Q: Any other pearls of wisdom about creativity?

A: Well, first of all, set aside time for it. You may think you don't have time, but it's crucial. You have to think of it as an investment in yourself, in your business, and your future. Even set aside little islands. Like if you have a full time job, take a half-hour of your lunchtime and just carry a journal with you everywhere. Write down any creative ideas that come. If you are better at drawing say than writing, just draw a picture or a stick figure of any creative idea that comes to you. If you sing or music comes to you, then carry a little tape recorder.

Q: Why do you feel you are a spirited woman?

A: I try to live as much as possible from my spirit and from my heart and whenever my brain gets in the way too much I try to stop for a few minutes at least, and say is that what I'm really feeling deep inside. Is that what my spirit wants? And when I'm sad or I'm depressed, I try to feel is this coming from my spirit or is this some mental garbage going on. If it is from my spirit, like I'm grieving or something, I try to allow myself certain times to do that because that's important. This is the thing, you have to constantly nurture your spirit everyday and find your own individual way of doing that.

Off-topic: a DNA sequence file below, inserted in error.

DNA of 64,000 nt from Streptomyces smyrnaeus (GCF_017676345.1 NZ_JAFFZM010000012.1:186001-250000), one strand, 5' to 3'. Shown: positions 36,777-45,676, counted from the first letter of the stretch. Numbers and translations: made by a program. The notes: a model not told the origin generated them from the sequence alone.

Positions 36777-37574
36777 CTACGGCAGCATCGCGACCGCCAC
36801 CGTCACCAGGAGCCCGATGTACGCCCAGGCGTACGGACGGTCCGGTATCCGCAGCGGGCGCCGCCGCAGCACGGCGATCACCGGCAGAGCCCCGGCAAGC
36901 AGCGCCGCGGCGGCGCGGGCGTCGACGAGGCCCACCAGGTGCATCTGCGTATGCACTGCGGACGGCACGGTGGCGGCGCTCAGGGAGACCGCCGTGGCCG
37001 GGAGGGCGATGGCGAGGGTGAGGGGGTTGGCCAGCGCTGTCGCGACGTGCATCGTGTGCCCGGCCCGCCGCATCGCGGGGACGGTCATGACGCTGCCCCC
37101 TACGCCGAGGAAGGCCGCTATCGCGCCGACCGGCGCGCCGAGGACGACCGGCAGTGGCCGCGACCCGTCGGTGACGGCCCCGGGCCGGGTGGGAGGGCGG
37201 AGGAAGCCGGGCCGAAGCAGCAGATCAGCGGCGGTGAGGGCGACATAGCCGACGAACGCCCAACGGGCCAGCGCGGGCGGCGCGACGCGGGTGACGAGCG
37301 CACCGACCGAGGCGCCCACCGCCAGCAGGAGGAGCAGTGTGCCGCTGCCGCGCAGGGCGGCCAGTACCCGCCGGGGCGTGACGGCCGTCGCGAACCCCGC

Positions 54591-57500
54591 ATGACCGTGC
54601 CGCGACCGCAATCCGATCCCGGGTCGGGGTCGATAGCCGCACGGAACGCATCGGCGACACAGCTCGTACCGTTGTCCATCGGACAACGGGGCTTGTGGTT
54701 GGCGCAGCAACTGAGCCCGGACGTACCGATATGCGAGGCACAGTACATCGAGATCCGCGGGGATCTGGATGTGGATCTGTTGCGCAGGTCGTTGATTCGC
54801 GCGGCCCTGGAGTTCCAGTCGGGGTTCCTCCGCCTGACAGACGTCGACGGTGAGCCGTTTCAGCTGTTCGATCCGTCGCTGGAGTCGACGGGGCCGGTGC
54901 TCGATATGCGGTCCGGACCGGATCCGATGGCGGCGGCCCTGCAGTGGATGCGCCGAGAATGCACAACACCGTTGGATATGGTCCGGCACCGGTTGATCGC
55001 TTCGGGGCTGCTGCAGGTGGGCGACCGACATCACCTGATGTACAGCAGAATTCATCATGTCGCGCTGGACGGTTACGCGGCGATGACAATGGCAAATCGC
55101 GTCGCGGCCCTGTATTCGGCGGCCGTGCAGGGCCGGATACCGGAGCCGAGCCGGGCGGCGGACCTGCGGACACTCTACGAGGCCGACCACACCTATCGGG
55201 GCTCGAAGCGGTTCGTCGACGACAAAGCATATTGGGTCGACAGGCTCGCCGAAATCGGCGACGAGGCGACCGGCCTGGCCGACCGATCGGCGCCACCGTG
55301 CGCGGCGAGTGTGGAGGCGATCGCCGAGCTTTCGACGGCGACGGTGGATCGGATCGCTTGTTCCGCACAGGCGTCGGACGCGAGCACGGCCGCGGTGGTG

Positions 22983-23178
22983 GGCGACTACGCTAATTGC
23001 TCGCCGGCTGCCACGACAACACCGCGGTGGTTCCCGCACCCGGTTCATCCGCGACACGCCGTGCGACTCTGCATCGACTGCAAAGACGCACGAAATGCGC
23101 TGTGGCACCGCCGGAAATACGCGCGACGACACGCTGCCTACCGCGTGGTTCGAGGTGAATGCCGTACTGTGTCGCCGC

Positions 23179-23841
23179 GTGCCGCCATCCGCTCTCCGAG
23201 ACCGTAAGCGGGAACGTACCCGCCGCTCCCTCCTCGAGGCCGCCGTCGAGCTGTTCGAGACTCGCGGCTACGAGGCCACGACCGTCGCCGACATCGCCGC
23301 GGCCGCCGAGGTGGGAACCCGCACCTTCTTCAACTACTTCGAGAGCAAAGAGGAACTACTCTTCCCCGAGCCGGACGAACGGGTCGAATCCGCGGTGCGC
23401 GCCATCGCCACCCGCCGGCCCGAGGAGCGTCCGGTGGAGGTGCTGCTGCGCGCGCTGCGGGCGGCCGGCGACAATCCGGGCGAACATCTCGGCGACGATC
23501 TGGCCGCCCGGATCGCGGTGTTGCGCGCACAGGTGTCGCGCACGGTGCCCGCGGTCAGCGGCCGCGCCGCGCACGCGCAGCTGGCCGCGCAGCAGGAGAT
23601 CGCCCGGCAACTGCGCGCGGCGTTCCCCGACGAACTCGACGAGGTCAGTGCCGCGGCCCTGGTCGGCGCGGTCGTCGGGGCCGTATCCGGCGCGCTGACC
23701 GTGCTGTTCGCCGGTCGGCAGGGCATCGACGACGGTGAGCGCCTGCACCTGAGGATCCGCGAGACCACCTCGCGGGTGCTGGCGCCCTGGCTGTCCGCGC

Cathryn Hrudicka looks forward to hearing from you at

©2005 Nancy Mills. All rights reserved.

Next: Interview with Comic Book Colorist and World Traveler Marie Javins